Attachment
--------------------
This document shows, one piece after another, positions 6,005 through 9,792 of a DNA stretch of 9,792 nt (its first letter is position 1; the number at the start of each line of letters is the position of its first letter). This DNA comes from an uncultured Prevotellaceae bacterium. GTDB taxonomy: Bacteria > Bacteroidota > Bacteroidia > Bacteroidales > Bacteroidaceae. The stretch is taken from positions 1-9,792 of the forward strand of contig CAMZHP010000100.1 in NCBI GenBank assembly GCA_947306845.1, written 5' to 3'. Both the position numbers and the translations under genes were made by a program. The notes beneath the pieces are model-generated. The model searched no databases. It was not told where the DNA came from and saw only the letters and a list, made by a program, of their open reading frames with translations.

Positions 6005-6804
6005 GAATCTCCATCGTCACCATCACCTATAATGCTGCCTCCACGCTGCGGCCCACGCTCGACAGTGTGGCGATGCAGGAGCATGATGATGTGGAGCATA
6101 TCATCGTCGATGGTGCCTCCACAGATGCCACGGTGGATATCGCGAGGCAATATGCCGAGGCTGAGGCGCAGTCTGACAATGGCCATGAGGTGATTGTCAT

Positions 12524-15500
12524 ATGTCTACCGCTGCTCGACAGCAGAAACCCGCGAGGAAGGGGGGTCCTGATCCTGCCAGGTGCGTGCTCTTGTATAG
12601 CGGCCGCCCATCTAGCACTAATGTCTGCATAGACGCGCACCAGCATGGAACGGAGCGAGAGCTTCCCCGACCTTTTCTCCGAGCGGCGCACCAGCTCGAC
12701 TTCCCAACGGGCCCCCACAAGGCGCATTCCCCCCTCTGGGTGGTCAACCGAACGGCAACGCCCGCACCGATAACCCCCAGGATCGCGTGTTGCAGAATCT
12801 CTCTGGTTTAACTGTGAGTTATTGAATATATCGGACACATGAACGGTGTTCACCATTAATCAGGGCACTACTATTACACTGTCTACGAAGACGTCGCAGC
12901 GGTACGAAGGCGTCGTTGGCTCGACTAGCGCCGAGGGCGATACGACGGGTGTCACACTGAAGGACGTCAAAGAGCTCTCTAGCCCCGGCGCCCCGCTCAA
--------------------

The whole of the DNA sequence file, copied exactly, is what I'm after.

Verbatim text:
This document shows, one piece after another, positions 6,005 through 9,792 of a DNA stretch of 9,792 nt (its first letter is position 1; the number at the start of each line of letters is the position of its first letter). This DNA comes from an uncultured Prevotellaceae bacterium. GTDB taxonomy: Bacteria > Bacteroidota > Bacteroidia > Bacteroidales > Bacteroidaceae. The stretch is taken from positions 1-9,792 of the forward strand of contig CAMZHP010000100.1 in NCBI GenBank assembly GCA_947306845.1, written 5' to 3'. Both the position numbers and the translations under genes were made by a program. The notes beneath the pieces are model-generated. The model searched no databases. It was not told where the DNA came from and saw only the letters and a list, made by a program, of their open reading frames with translations.

Positions 6005-6804
6005 GAATCTCCATCGTCACCATCACCTATAATGCTGCCTCCACGCTGCGGCCCACGCTCGACAGTGTGGCGATGCAGGAGCATGATGATGTGGAGCATA
6101 TCATCGTCGATGGTGCCTCCACAGATGCCACGGTGGATATCGCGAGGCAATATGCCGAGGCTGAGGCGCAGTCTGACAATGGCCATGAGGTGATTGTCAT

Positions 12524-15500
12524 ATGTCTACCGCTGCTCGACAGCAGAAACCCGCGAGGAAGGGGGGTCCTGATCCTGCCAGGTGCGTGCTCTTGTATAG
12601 CGGCCGCCCATCTAGCACTAATGTCTGCATAGACGCGCACCAGCATGGAACGGAGCGAGAGCTTCCCCGACCTTTTCTCCGAGCGGCGCACCAGCTCGAC
12701 TTCCCAACGGGCCCCCACAAGGCGCATTCCCCCCTCTGGGTGGTCAACCGAACGGCAACGCCCGCACCGATAACCCCCAGGATCGCGTGTTGCAGAATCT
12801 CTCTGGTTTAACTGTGAGTTATTGAATATATCGGACACATGAACGGTGTTCACCATTAATCAGGGCACTACTATTACACTGTCTACGAAGACGTCGCAGC
12901 GGTACGAAGGCGTCGTTGGCTCGACTAGCGCCGAGGGCGATACGACGGGTGTCACACTGAAGGACGTCAAAGAGCTCTCTAGCCCCGGCGCCCCGCTCAA